The Lords' Land Use Committee established its inquiry into land use in England at the beginning of the year in January. The purpose of the review was to understand what policies and approaches will be required in the future to manage the changing demands on land use in England and in particular their implications on the welfare of our natural environment.
The report’s key finding is focused on the need for a Land Use Commission, which would be charged with developing a framework to guide a range of stakeholders - landowners, managers and other decision-makers – in their decisions on land use. In addition, the report highlights the importance of Local Nature Recovery Strategies (LNRS) and the role that they could play in engaging communities in decisions concerning land use.
In developing its report, the Committee invited written evidence and held several stakeholder sessions in Parliament. IEMA was delighted to be one of the organisations invited to give oral evidence to the Committee in April. We were represented by our CEO, Sarah Mukherjee MBE.
Some of the main insights that Sarah shared with the Committee centred on the need for greater community engagement in LNRS development and in the process a more holistic approach to be taken to environmental protection and enhancement i.e. one that goes beyond narrowly defined interpretations of ‘nature’. The Committee's recommendations in relation to the introduction of LNRS are therefore very welcome.
Other points made by Sarah included the need for the appropriate skills and resources to be in place to properly integrate biodiversity and natural capital considerations into decision-making. Today’s report rightly recognises that the incoming policy on Biodiversity Net Gain must be accompanied by proper monitoring and enforcement.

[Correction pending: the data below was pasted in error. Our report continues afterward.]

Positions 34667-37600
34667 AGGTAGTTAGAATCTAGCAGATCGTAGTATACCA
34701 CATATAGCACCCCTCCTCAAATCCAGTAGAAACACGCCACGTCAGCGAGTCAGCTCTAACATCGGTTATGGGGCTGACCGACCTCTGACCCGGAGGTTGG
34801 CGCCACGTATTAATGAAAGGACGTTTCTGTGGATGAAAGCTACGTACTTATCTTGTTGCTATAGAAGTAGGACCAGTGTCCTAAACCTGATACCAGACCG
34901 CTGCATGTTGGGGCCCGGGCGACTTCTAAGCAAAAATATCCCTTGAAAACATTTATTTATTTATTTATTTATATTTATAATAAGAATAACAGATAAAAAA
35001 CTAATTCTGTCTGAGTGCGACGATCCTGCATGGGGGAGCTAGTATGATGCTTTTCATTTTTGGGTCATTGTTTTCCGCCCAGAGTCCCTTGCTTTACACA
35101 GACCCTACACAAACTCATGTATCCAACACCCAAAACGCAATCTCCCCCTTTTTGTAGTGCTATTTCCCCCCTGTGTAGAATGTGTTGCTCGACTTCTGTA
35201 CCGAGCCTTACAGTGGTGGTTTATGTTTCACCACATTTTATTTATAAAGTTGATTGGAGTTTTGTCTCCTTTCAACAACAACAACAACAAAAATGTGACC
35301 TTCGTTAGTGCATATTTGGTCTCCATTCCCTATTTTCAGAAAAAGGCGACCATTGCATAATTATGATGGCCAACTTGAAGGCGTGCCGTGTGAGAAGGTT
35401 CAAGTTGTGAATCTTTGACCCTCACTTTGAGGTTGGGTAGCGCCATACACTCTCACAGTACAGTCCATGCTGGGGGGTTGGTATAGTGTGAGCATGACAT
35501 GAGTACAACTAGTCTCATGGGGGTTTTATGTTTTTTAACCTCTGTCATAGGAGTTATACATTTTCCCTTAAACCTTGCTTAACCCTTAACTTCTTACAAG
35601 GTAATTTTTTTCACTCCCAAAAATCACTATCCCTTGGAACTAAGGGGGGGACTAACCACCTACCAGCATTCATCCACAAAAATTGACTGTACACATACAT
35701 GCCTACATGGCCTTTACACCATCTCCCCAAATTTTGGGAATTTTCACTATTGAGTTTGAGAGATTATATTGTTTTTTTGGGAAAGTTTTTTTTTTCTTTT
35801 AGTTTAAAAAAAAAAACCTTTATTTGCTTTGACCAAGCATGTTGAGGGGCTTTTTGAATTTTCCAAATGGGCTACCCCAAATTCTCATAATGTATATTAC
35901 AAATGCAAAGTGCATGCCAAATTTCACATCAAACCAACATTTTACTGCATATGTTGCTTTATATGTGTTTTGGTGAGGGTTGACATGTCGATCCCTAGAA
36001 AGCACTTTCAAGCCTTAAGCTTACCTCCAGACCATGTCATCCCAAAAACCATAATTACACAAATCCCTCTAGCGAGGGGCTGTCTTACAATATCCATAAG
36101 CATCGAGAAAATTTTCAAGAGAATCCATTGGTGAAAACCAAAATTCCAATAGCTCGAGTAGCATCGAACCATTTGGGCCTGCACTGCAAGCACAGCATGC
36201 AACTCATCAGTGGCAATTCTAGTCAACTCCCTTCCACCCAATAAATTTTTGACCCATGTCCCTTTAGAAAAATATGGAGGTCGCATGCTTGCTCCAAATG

Most of the Committee’s report is focused on land use outside of the planning system, and this is the space in which the proposed Commission would predominantly operate in.
But it is also important to consider what is necessary to safeguard the environment within the context of planned development. Namely that legislation and the policymaking process prioritises effective environmental impact assessment (EIA).
In some of the work that IEMA has been doing around the Levelling Up and Regeneration Bill, we have called for a national impact assessment unit to be established to bolster the role of EIA in England and to provide support to planning teams within local authorities. We will continue to champion this as the Bill passes its ways through Parliament.
The goal remains that we need an approach to land use that fully understands and addresses the challenges set out in the summary to the Committee’s report – to connect the dots between nature and biodiversity, development and infrastructure, alongside the role of land for energy and wellbeing.
The Lords' Land Use Committee’s report can be found here.
Posted on 13th December 2022
Written by Ben Goodwin
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